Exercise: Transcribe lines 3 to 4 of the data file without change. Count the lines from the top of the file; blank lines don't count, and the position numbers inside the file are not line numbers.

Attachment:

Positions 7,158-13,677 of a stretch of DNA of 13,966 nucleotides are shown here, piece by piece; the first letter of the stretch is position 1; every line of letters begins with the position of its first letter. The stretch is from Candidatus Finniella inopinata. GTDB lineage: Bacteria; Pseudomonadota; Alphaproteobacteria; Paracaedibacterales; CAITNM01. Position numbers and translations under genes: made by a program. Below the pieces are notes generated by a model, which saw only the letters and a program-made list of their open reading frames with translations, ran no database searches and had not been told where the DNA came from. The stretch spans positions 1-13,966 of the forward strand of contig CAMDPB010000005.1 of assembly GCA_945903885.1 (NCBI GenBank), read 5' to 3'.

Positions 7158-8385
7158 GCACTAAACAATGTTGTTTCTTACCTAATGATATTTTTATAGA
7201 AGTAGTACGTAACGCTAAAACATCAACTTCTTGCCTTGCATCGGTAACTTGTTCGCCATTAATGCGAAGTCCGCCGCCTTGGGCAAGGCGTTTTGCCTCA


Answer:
7158 GCACTAAACAATGTTGTTTCTTACCTAATGATATTTTTATAGA
7201 AGTAGTACGTAACGCTAAAACATCAACTTCTTGCCTTGCATCGGTAACTTGTTCGCCATTAATGCGAAGTCCGCCGCCTTGGGCAAGGCGTTTTGCCTCA